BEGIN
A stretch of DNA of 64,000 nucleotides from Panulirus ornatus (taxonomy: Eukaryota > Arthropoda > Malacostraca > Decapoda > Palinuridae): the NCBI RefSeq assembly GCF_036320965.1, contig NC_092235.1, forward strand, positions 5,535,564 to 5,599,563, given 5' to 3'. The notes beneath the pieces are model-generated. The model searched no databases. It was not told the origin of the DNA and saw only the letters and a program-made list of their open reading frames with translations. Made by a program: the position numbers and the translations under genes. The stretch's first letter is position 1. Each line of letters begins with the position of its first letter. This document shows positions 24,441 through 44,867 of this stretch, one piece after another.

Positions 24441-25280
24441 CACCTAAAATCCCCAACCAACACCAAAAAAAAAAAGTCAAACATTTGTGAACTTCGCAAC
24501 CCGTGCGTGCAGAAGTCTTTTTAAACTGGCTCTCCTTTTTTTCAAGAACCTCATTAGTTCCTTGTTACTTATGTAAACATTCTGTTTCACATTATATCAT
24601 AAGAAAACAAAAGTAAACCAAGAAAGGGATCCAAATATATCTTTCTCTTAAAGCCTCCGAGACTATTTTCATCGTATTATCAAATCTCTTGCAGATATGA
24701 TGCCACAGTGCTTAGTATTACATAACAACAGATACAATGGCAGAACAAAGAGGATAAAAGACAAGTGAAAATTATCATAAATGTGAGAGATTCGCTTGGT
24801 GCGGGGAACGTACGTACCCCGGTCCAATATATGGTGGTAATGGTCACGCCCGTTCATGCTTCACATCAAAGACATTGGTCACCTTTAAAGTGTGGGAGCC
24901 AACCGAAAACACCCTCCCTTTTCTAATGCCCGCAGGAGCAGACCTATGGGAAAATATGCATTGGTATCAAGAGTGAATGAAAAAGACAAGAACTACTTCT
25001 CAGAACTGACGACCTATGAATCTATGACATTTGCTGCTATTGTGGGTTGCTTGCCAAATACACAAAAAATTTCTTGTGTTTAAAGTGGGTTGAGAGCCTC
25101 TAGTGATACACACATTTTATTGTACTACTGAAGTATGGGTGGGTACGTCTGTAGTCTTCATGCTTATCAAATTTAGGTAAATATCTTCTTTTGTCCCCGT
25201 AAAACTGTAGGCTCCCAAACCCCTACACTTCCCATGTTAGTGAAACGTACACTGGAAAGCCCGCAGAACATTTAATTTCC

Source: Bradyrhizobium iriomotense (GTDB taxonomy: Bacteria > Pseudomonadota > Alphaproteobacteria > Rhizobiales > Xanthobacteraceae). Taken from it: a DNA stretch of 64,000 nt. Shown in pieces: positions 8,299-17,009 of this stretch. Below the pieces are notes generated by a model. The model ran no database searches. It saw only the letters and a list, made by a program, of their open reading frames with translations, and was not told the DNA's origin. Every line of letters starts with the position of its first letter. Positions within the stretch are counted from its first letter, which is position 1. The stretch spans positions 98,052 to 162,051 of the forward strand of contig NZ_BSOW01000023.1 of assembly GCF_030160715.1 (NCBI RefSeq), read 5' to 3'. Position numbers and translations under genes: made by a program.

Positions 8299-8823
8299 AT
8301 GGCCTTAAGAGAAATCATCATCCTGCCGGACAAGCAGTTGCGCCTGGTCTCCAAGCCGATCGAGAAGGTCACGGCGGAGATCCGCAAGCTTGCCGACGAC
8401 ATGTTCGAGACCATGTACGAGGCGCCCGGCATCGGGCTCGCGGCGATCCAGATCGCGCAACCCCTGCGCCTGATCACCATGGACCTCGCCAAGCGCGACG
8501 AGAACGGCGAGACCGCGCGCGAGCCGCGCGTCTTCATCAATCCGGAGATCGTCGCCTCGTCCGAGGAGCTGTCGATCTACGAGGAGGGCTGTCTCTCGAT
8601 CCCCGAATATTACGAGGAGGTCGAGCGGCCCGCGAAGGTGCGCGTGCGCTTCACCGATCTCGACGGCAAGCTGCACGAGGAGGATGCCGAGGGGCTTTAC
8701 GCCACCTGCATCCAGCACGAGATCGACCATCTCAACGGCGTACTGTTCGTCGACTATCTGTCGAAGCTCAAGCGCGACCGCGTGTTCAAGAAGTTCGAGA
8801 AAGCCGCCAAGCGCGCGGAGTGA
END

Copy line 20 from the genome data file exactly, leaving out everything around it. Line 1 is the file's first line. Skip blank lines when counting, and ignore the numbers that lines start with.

8801 AAGCCGCCAAGCGCGCGGAGTGA